On Thursday, Berkeley physician Lonny Shavelson opened a health practice that specializes in aid in dying care for terminally ill patients, the same day that the End of Life Option Act — which legalizes aid-in-dying for terminally ill patients — went into effect.
The End of Life Option Act was first proposed by state senators Lois Wolk and Bill Monning, and was signed into law by Gov. Jerry Brown on Oct. 5, 2015. The law legalizes aid-in-dying for patients who have fewer than six months to live and who are willing and able to self-administer the required medication.
Though located in Berkeley, Shavelson’s practice is intended to serve the entire Bay Area, although he said he doesn’t expect to see many patients in his Berkeley office.
“Patients will not be coming to me, I’ll be coming to them,” Shavelson said.
Despite passage of the bill, some California residents still think it’s ethically wrong for doctors to aid in the deaths of their patients. Mariah Marmolejo, the social media chair of Berkeley Students for Life — a club that advocates against abortion, stem-cell research and euthanasia — thinks that legalizing aid-in-dying could put some people into the position where they feel pressured into taking their own lives.
Marmolejo also morally opposes the clinic, adding that she believes true compassion comes through helping people through their pain, not ending their lives.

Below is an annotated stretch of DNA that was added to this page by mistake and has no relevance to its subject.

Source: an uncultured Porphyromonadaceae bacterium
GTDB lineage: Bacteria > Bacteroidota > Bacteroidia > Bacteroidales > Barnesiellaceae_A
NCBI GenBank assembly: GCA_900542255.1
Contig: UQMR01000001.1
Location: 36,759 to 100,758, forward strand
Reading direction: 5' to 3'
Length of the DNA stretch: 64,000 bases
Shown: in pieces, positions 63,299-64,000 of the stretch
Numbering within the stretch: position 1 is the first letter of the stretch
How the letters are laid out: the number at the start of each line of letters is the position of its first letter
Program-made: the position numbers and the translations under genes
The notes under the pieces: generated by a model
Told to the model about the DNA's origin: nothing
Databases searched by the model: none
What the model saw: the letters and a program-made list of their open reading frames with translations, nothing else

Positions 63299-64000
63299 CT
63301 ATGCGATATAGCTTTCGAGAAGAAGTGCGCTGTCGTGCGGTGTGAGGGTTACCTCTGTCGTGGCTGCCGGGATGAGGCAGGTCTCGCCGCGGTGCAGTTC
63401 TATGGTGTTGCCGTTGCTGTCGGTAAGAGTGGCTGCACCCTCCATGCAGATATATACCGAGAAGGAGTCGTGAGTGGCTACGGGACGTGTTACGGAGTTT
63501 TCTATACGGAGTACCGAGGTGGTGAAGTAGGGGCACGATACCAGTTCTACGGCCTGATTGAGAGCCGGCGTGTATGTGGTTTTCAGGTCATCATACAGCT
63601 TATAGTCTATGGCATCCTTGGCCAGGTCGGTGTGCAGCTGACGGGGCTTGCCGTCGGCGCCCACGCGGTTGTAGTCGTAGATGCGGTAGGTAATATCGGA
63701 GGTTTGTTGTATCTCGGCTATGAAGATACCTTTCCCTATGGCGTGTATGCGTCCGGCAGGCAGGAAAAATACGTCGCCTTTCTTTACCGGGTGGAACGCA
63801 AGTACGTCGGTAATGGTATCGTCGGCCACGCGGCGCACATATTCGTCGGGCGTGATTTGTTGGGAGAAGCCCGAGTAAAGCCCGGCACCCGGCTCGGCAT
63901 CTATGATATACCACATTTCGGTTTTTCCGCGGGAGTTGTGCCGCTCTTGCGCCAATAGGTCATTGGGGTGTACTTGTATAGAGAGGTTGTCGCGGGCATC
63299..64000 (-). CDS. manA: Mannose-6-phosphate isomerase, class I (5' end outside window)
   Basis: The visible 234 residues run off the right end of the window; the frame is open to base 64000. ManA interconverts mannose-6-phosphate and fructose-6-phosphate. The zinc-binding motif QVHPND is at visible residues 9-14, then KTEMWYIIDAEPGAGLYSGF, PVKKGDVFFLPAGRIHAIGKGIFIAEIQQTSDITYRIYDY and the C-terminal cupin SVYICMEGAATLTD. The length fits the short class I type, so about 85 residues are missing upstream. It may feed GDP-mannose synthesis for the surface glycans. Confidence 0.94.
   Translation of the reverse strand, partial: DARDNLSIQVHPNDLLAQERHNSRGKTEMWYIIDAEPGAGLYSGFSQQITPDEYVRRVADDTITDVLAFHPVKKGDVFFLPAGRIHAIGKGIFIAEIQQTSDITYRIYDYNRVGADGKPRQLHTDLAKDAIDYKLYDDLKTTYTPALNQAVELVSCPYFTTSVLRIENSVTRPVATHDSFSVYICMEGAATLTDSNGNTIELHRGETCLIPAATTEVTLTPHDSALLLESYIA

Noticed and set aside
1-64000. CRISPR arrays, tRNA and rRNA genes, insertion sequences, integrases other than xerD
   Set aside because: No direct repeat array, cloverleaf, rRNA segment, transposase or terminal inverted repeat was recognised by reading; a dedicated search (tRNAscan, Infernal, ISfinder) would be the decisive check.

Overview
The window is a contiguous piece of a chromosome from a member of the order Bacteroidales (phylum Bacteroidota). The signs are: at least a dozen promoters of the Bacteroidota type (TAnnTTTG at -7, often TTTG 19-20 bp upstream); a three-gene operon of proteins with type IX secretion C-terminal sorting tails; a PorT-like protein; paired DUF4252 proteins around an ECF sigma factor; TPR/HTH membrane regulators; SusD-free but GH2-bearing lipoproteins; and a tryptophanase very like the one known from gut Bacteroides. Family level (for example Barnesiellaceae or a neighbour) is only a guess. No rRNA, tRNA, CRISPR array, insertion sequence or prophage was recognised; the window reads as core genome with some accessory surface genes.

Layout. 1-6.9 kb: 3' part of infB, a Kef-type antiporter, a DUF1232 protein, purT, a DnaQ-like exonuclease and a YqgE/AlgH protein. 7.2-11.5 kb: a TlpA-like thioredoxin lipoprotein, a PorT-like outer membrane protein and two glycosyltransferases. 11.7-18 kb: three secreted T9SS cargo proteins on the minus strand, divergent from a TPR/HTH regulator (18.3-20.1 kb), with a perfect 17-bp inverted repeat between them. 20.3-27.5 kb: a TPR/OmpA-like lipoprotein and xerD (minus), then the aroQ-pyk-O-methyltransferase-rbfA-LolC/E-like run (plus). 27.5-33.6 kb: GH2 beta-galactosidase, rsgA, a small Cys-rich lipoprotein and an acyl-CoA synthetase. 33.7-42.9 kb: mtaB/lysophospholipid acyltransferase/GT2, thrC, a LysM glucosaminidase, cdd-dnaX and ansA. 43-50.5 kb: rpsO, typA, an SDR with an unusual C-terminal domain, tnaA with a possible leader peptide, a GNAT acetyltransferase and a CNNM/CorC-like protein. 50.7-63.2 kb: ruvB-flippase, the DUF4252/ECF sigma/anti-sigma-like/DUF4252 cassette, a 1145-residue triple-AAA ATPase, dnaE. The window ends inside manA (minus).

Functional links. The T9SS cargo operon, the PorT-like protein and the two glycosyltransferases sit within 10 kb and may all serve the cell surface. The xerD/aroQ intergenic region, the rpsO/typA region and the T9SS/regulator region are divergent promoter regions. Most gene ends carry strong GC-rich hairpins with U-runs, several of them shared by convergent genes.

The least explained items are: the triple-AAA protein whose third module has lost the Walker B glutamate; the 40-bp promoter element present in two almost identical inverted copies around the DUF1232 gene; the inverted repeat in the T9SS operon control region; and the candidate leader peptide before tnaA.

By offering aid in dying, Shavelson said he hopes to create a dialogue with his patients that will provide them the best possible end of life. He added that in states where the practice is already legal, such as Oregon, this discussion is already happening.
“What’s happened in those states is that people have had the right to say to their physician, ‘I want to die more comfortably and quicker,’” Shavelson said. “The response is usually: Let’s make you more comfortable without that.”
Shavelson’s main goal, he said, is to normalize the practice until most doctors feel comfortable considering it — which he says might not be the case now. He added that he intends to urge patients who come to him to discuss their concerns with the primary care physicians who are most familiar with them and their medical history.
Of the six patients who have reached out to Shavelson, he said he knows five will be better suited without his explicit help, relying on their primary care physicians to assist them. Many doctors in Berkeley have already started the open dialogue with their terminally ill patients that Shavelson seeks to emulate.
“We have thorough conversations with terminally ill patients to understand the factors driving their decision and inform them of all options for end-of-life care,” said Stephen Lockhart, M.D., Sutter Alta Bates’ chief medical officer, in an email.
As more doctors adopt the practice, Shavelson knows his clinic will no longer be in demand — a prospect he welcomes.
“I’m hoping to be entirely out of the picture within a year or two,” he said.
Contact Karim Doumar at [email protected].